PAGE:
At the top, requests for dance music are neck-and-neck with thrash metal. Obviously, in our little audiophile world, there is a sickening dearth of dance music. But when I dig deeper into why the requesters persistently demand dance music, their most frequent answer is that, on account of age, they missed out on dance music. Dance music didn't come out, until they were well into adulthood. Yet, the requesters weren't old enough, that their kids were in high school, when the dance music took over in the 80s.
Another strong reason was that, back in the 90s, whenever you played dance music, some lame SA gave the stinkeye, threw a hissy fit, and talked shit. Unfortunately, if you were running a show, event, or store, those lame SAs were your main customer base. But now it's 2017, and one by one, the lame SAs drop out. They've been replaced with audiophiles who, though late to the party, have a thirst for dance music.
The new audiophiles don't want you merely to list a song. They want you to say something about it. Give some background info. Where and with whom were you, when the song came out? Did it move you, or were you totally unaware of its existence? Who's still listening to it today? Does it present a challenge for audio products?
Most people have forgotten, or don't realize, that Eurodance act Real McCoy are more than just "Another Night." 20 years ago, I transitioned from one girlfriend, ACS, to another, KJ. And that's when Real McCoy came out with the catchy "One More Time." You initially heard it at clubs [yeah, yeah, audiophiles typically did not go clubbing in the 90s]. And then, if your urban market had a dance music radio station, it would play "One More Time."
In 1997, I played softball and bowled in leagues and tournaments. Because the Japantown Bowl contingent had a boatload of high school and college kids, "One More Time" was enormously popular, as we bowled at home, and traveled to alleys throughout Central CA and even to Reno and Vegas. Also, my brother was on the UC Davis bowling team. As the colleges competed against each other, the real fun took place at night, when the kids went partying, dancing, and clubbing. Bopping along to "One More Time," they'd forget about how well or poorly they bowled. You don't have to have a fertile imagination, to understand what happened after the dances.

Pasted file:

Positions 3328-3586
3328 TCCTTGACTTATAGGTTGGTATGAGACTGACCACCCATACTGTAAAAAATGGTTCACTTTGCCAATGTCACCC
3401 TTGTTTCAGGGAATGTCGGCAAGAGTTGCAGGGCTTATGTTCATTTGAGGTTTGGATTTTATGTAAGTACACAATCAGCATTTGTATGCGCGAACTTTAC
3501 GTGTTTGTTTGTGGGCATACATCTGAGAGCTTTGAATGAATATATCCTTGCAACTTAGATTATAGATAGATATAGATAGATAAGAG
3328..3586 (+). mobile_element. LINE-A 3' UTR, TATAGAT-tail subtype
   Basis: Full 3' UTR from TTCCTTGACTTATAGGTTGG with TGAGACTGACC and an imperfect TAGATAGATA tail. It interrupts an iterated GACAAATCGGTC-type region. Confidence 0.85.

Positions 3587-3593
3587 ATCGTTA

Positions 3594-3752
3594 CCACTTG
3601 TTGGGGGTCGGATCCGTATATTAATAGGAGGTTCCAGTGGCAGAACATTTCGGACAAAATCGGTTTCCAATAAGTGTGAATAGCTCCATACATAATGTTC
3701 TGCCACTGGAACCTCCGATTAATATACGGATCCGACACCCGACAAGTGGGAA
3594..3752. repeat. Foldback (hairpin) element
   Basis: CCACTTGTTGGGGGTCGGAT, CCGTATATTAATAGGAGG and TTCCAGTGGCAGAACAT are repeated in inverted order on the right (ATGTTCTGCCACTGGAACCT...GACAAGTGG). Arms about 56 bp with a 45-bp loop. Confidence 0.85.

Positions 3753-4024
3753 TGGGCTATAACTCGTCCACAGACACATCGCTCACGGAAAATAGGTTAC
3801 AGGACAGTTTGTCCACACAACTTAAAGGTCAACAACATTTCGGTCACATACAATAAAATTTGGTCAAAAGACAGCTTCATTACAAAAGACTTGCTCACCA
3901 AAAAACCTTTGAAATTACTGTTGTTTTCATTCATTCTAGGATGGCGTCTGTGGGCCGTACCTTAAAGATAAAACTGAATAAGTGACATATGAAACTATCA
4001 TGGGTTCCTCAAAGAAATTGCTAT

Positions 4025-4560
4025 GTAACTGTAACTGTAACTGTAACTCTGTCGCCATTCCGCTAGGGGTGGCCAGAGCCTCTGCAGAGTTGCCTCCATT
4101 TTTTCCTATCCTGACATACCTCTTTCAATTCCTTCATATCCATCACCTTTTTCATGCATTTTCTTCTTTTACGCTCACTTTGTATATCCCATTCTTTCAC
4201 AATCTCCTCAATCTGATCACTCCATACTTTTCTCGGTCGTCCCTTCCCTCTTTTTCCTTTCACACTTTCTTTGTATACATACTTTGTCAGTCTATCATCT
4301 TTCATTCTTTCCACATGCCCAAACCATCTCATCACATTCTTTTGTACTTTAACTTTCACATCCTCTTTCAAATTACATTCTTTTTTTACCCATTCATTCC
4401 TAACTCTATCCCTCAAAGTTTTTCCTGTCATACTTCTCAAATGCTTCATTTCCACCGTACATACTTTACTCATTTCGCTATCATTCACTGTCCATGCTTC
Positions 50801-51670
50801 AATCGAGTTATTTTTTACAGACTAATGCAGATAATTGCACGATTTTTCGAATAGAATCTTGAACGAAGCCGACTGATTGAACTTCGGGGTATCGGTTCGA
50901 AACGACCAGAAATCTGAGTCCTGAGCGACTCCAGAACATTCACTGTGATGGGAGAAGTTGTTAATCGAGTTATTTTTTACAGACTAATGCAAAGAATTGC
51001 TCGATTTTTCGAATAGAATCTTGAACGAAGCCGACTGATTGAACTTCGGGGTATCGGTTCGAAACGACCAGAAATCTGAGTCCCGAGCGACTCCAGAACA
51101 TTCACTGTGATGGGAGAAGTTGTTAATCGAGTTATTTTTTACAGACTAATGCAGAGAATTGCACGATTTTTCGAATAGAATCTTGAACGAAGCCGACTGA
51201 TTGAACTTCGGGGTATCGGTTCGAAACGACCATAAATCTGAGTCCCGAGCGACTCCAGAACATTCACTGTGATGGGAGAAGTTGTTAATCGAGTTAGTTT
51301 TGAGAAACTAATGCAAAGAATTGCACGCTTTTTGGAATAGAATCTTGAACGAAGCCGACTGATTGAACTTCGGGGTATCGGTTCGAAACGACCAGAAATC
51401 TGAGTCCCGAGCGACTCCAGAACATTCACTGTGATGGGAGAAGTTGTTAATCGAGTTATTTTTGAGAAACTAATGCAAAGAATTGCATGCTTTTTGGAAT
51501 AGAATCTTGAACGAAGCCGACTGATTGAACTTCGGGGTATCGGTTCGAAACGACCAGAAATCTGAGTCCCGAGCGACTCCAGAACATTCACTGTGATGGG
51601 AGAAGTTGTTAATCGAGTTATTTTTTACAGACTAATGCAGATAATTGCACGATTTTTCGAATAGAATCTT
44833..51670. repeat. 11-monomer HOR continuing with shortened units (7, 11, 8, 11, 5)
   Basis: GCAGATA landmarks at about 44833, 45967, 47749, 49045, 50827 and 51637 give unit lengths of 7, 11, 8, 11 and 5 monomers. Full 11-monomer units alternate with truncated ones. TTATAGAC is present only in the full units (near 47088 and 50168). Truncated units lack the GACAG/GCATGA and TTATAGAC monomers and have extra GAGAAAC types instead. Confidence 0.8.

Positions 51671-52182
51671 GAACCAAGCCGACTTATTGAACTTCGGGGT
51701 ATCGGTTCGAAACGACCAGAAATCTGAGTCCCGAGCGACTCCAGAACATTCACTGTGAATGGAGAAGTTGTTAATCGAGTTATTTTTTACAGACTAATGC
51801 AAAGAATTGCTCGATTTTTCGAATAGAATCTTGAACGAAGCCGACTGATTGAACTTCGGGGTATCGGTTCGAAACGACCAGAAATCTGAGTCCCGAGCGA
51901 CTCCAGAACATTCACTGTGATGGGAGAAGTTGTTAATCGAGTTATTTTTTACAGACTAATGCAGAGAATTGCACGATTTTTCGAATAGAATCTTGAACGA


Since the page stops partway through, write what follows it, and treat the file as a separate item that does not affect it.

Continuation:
Back at home, we got the Real McCoy album on LP. Alas, I had what has to be, hands-down, the worst-sounding high-end audio product I've ever had [and that's saying a lot!], the Sumiko Pro-Ject 6. It was so bad, KJ lopped off her long hair, and got a boy's haircut.
We replaced the Pro-Ject 6 with the better-sounding Rega P3, but even then, the LP was no great shakes. The CD sounded much better, but alas, it exposed the fat and bloated sound of my Theta/Classe'/Thiel/Kimber system.
Yeah, yeah, the audiophiles tell me that the above was completely foreign to them. But that's why they find those times interesting. To them, these places, people, activities, and music are new. They can't get enough, and keep begging for more.
For the rest of us, when we are able to break free from the kids, dance music such as "One More Time" brings us back 20 years, and we're once again young adults.
-Lummy The Loch Monster
Edits: 06/30/17This post is made possible by the generous support of people like you and our sponsors:
Topic - Real McCoy, "One More Time" - Luminator 22:40:39 06/30/17 (0)